All the time spent at home over summer break usually means a lot of artwork is created by your little ones. And, summer may mean no school, but it doesn’t mean you can’t practice some school work, like writing! Displaying kids’ artwork can be tricky for parents who don’t want to resort to magnets, tape, pushpins or clunky frames. Fodeez Frames is a line of reusable picture frames and dry erase boards in one. This new type of “skin” can stick to any smooth surface (refrigerator, cabinet, laptop, locker, walls, desks, windows, etc.), allows you to change the image you display and can be reused hundreds of times. Fodeez’s utilize a clear film to protect photos, which are also dry marker friendly. We love to use Fodeez as a dry erase board! We create letter-writing activities with them for our preschooler to practice her letters (something she enjoys doing). We simply use a piece of paper to create the activity, slide it under the Fodeez frame and stick it to her desk. It really is limited to just what you can come up with to put on paper! Fodeez also has a calendar. It really is a wonderful solution for many different things in a busy family’s life. From $3.49 at www.fodeez.com.

lumi doughLumi Dough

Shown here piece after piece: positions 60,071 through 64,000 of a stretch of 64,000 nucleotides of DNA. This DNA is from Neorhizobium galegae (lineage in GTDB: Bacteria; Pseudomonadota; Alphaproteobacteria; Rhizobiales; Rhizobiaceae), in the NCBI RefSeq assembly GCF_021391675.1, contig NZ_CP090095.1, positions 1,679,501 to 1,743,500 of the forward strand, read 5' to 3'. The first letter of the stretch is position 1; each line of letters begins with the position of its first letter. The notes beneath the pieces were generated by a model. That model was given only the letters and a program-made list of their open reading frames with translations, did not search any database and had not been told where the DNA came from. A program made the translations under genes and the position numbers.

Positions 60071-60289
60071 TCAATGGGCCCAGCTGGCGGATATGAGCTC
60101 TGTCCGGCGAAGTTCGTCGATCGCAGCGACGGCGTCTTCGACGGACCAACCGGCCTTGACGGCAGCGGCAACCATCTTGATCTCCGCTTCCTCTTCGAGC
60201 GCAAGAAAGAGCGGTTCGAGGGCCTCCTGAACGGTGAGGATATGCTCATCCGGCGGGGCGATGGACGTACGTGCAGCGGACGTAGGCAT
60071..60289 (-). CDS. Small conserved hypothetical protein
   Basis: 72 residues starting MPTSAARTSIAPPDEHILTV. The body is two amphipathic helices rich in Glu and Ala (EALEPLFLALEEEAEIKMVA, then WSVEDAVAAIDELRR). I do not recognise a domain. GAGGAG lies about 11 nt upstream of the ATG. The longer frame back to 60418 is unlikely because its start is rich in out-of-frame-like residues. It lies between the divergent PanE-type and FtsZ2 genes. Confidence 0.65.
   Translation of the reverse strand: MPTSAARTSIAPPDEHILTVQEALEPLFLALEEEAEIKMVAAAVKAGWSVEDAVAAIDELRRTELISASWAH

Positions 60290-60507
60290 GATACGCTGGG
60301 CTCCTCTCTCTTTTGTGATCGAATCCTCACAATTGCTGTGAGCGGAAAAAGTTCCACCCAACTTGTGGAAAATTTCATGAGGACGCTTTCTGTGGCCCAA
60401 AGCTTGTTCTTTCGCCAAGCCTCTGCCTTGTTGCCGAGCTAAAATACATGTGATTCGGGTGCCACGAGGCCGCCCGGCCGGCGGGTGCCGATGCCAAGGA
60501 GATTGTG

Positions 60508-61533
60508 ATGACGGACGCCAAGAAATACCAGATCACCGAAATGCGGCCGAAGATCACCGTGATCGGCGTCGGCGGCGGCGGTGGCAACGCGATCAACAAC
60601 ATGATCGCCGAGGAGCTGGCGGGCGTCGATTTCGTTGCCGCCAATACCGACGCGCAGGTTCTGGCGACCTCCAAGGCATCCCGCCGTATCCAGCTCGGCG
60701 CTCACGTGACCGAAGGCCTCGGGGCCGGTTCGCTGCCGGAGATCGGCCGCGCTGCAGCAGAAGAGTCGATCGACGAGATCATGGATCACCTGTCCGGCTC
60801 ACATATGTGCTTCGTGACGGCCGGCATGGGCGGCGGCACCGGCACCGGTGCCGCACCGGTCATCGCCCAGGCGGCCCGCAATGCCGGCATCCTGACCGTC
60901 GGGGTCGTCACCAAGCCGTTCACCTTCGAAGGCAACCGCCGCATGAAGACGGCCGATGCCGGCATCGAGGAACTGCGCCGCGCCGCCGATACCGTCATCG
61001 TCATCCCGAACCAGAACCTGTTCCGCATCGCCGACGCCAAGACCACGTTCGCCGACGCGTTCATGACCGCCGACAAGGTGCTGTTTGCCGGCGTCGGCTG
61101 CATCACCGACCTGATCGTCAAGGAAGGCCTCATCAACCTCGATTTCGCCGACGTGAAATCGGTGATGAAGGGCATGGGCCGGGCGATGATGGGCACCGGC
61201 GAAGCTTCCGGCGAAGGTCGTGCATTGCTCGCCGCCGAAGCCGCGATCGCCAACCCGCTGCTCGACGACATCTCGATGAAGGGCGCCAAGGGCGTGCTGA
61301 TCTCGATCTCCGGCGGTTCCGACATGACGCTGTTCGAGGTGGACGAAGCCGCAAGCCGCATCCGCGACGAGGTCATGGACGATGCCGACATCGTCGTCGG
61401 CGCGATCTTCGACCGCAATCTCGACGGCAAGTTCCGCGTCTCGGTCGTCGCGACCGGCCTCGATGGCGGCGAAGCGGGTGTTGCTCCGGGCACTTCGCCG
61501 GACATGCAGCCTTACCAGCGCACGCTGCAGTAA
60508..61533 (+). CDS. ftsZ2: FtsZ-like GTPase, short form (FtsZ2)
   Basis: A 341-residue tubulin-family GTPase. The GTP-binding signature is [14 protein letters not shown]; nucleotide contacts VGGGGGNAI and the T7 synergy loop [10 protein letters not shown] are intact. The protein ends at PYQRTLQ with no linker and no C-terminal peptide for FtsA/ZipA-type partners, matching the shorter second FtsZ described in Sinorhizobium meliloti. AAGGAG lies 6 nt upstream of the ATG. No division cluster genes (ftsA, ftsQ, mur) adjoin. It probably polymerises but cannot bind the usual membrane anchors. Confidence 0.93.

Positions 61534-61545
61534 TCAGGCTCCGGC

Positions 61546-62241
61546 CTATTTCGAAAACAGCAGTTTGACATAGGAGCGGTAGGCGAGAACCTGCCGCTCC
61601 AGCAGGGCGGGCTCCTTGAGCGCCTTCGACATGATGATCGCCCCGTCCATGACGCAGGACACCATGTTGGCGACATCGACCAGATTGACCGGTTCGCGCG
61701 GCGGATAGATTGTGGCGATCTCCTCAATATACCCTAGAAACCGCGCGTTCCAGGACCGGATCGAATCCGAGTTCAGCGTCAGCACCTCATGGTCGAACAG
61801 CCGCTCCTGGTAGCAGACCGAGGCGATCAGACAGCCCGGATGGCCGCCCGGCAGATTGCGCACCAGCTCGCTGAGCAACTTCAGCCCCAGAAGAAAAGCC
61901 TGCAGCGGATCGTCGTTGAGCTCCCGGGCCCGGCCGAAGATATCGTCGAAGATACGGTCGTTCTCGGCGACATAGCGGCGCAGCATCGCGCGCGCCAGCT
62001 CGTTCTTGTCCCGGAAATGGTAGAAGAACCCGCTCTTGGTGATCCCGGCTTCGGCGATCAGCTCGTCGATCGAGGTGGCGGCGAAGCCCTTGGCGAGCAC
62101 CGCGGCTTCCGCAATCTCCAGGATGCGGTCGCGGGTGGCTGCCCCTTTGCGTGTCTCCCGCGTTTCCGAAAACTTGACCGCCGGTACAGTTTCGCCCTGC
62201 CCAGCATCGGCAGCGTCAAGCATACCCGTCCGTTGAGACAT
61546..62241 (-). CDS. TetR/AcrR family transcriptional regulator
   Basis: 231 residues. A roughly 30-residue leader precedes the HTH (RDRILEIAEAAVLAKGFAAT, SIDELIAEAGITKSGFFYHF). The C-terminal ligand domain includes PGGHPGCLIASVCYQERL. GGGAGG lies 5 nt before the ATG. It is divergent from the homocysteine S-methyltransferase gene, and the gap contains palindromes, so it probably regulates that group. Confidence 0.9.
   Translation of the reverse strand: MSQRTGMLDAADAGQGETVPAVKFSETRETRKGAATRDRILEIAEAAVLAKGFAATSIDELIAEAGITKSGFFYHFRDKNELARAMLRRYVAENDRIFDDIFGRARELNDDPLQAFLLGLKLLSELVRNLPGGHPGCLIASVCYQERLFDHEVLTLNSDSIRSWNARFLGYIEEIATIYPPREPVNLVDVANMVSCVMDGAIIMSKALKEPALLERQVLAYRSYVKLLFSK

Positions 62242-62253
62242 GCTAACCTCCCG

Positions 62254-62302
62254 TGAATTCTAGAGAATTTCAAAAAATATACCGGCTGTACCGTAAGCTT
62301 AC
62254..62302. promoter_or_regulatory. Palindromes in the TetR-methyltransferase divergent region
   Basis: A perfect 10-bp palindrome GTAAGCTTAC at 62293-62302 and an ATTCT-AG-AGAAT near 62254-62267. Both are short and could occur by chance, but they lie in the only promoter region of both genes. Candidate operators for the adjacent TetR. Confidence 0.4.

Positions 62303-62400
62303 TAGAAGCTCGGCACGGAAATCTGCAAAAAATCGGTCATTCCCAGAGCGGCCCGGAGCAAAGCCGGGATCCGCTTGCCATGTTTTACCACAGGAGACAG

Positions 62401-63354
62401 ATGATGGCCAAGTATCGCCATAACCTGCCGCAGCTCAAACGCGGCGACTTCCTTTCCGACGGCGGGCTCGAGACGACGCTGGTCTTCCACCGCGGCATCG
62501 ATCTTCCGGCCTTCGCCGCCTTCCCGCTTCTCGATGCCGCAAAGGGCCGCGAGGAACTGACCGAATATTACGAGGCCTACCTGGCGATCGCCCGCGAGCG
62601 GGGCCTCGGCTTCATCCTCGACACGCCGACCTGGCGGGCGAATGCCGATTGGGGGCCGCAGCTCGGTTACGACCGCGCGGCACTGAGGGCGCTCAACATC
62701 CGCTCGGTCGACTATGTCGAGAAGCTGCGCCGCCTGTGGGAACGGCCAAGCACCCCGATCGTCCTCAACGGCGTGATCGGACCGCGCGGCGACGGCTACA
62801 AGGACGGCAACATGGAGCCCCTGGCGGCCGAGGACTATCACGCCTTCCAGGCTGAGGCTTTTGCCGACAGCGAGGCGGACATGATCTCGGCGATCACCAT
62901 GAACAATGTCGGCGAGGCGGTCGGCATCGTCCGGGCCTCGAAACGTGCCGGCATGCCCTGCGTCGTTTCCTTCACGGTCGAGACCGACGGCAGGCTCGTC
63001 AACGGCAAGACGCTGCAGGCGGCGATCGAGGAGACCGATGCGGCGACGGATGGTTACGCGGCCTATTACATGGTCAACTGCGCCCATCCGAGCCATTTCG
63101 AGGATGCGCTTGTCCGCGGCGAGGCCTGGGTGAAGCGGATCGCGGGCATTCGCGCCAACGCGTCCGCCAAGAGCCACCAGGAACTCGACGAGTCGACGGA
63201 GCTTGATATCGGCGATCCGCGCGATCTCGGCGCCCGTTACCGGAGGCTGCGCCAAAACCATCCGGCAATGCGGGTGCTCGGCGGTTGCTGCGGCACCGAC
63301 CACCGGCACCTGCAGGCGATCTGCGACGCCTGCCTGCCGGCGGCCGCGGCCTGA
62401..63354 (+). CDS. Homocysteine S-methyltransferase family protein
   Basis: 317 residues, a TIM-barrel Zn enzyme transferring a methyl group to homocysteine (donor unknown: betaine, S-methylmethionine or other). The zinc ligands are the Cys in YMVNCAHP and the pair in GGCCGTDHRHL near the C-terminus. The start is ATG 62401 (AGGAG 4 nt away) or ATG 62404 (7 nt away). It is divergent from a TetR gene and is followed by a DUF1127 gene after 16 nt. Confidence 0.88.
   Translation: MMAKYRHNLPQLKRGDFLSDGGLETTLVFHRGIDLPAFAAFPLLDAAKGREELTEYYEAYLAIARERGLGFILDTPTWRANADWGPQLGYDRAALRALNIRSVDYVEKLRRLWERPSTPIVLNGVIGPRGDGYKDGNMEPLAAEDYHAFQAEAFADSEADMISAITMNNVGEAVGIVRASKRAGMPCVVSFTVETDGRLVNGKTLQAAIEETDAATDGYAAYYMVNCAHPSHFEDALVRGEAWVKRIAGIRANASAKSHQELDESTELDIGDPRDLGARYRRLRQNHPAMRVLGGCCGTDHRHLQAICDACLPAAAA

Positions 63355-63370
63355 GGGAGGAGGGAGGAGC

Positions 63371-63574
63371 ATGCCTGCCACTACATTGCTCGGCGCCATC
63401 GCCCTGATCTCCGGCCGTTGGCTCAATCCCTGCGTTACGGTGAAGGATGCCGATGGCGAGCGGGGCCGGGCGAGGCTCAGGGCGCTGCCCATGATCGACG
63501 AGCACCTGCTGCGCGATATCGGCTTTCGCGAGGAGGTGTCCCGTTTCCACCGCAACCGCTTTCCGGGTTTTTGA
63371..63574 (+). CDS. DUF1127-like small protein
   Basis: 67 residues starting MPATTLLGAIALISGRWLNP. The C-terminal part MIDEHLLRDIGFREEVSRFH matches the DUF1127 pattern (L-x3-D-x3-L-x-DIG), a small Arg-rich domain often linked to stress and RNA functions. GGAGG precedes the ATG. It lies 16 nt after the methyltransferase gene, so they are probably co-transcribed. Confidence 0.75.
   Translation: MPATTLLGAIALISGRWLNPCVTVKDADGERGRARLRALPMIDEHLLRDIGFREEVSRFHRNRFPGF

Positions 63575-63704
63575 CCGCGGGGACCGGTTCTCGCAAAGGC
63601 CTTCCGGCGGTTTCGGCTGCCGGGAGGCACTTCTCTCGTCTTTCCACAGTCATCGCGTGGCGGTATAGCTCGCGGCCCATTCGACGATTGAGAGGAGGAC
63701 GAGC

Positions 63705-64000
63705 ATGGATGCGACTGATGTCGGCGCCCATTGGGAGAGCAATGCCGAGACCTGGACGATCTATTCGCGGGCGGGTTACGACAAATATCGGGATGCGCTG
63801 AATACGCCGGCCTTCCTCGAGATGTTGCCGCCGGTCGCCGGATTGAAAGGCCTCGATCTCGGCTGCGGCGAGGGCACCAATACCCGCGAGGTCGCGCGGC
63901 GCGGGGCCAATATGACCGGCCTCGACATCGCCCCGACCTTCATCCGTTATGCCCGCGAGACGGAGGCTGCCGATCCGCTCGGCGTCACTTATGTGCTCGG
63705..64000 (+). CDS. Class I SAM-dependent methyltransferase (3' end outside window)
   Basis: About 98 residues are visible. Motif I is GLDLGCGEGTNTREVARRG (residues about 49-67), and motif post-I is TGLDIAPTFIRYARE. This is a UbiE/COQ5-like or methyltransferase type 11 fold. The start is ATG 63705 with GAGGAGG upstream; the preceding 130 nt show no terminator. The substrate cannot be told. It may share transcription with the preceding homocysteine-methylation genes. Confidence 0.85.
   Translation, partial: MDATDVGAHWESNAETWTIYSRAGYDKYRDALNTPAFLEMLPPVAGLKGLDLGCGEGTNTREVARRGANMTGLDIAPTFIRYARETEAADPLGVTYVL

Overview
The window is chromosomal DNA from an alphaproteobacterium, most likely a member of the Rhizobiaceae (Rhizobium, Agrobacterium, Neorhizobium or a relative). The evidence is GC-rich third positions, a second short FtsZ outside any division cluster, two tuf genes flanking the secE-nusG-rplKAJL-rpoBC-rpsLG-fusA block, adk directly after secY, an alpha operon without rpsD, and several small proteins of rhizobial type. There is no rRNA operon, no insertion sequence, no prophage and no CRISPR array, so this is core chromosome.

Kids love Play Doh. I love almost everything about Play Doh—the creativity, the colors, the imagination, the get-your-hands-in-something and all the fun tools you can play with it. I do not, however, like the crumbly mess it leaves all over the place and I do not like how it dries up or when it gets really tough for little hands to mold. I found an incredible alternative to Play Doh, that solves both of my dislikes and has a few added features that kids enjoy. Lumi Dough is new moldable dough that glows in the dark ! The unique silicon material stretches like rubber but molds like clay without leaving a mess, mark or ever drying out. You can bake your creations to create a permanent piece of art. It is so much fun to play with and my kids are obsessed with it. My oldest daughter made a blue bunny and stuck it on the bunk bed above her so it glows with her every night. It hasn’t dried out or fallen off, and we had no problem removing the alien buddy that she made before. If your kids love Play-Doh but you just don’t like to have it in your house, Lumi-Dough is absolutely for you! You can buy it for $19.99 at www.lumidough.com.